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Nearly $1 Million in Grants to Restore the Health and Living Resources of Long Island Sound Awarded by Federal & State Agencies
Release Date: 05/12/2005
Contact: David Deegan, EPA Office of Public Affairs, (617) 918-1017, firstname.lastname@example.org
Courtney Katz, EPA Region 2 (New York) 212-637-3669
For Immediate Release: May 12, 2005; Release # ddck050501
Throgs Neck, New York (May 12, 2005) - Standing at scenic Maritime College where the East River meets the Long Island Sound, top federal and state environmental officials announced today nearly $1 million in grant awards to 28 local community organizations and governments under the newly created Long Island Sound Futures Fund (Sound Futures Fund). The new grant program pools funds from the U.S. Environmental Protection Agency, U.S. Fish and Wildlife Service, National Oceanic and Atmospheric Administration, National Fish and Wildlife Foundation, USDA-Natural Resources Conservation Service, and the Hudson River Foundation’s New York City Environmental Fund for projects to restore the health and living resources of Long Island Sound. The awards will be leveraged with an additional $1.9 million raised by recipients themselves from other funding sources, bringing to $3 million the total funding for local conservation projects.
"This grant, under the Long Island Sound Futures Fund Program, is a perfect example of how so much can be gained through the cooperation of agencies and the pooling of resources," said Acting EPA Regional Administrator, Kathleen C. Callahan. "EPA is pleased to support these 28 projects to restore and protect the health of this critical water body."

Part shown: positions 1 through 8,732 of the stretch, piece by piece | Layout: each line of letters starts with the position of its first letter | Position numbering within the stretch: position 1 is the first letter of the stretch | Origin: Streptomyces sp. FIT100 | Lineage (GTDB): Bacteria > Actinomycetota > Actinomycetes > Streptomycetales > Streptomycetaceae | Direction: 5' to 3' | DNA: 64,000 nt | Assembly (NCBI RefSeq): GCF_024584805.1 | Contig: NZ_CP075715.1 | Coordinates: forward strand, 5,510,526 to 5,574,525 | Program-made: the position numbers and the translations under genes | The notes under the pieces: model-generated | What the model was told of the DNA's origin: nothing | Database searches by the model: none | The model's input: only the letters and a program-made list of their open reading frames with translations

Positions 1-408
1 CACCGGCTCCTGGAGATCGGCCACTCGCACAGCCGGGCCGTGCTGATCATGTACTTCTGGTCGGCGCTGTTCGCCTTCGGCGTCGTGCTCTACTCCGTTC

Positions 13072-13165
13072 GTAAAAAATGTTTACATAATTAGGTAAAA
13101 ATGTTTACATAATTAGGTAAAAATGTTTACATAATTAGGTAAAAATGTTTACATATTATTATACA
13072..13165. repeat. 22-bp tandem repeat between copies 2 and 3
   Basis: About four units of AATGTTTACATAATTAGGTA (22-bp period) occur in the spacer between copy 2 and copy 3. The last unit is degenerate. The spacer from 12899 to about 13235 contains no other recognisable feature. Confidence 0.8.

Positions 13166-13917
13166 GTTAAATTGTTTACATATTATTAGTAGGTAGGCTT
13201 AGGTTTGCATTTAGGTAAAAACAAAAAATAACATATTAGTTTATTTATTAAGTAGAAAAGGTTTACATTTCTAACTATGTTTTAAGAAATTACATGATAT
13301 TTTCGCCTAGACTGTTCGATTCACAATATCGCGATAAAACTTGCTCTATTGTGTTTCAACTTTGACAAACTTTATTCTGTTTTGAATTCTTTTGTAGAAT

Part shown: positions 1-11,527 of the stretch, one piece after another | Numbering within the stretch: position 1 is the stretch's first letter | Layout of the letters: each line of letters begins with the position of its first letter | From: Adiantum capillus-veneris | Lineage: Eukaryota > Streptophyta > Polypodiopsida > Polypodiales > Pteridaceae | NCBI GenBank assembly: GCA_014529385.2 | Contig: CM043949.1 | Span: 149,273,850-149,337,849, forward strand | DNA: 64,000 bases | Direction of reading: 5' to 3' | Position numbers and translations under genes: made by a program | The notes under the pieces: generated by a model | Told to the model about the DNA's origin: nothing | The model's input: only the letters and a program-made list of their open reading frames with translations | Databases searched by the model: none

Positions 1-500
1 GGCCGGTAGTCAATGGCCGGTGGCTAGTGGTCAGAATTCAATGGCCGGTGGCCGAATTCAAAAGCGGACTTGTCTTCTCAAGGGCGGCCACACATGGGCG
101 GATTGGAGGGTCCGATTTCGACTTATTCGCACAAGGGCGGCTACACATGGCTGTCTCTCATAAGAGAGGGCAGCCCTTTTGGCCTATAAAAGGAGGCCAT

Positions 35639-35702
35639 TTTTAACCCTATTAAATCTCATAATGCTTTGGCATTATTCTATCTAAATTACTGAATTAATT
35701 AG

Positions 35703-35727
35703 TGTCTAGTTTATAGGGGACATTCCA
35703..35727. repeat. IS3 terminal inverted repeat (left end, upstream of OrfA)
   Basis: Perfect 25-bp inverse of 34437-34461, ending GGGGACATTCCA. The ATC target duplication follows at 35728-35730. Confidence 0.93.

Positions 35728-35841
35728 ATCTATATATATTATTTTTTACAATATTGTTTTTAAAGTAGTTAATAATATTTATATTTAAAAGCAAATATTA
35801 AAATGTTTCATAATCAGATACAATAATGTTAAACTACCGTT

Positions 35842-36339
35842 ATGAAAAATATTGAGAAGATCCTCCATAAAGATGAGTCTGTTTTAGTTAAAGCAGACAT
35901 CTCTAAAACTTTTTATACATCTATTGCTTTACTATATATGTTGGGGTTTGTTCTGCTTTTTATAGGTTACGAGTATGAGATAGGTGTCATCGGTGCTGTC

“These grants will restore habitat, improve public access, reduce polluted runoff, increase fish access to spawning areas, and educate citizens about the Sound,” said Robert W. Varney, regional administrator for EPA’s New England regional office.
The projects will help achieve many of the goals laid out in the plan to restore and protect the Long Island Sound. The projects include: restoring eelgrass, an underwater plant that provides vital coastal habitat; helping a community develop a plan to control pollutant runoff from discharging into the Sound; and providing education experiences, such as field work, to disadvantaged youth from urban areas.
The Futures Fund was initiated by the Long Island Sound Study through EPA’s Long Island Sound Office (LISO) and is managed by the National Fish and Wildlife Foundation. A total of 28 grants were awarded to recipients in Connecticut and New York. Four grants were given for habitat restoration and protection; five grants for planning and stewardship; eight for education and outreach; four to enrich fisheries; two to improve public recreation and public access; three for water quality monitoring; and two to improve water quality. In addition to building the capacity of local organizations, the projects this first year will open up 10 river miles for fish passage, and restore more than 100 acres of critical fish and wildlife habitat including lakes, underwater grasses, tidal wetlands, and park frontage.
“We are very excited to award these grants to projects that engage local communities in the protection and restoration of local fish and wildlife habitats,” said National Fish and Wildlife Foundation Executive Director John Berry. "Equally exciting is the commitment of $1 million that will help engage communities at a large enough scale to conserve places that make the Sound an estuary of national significance.”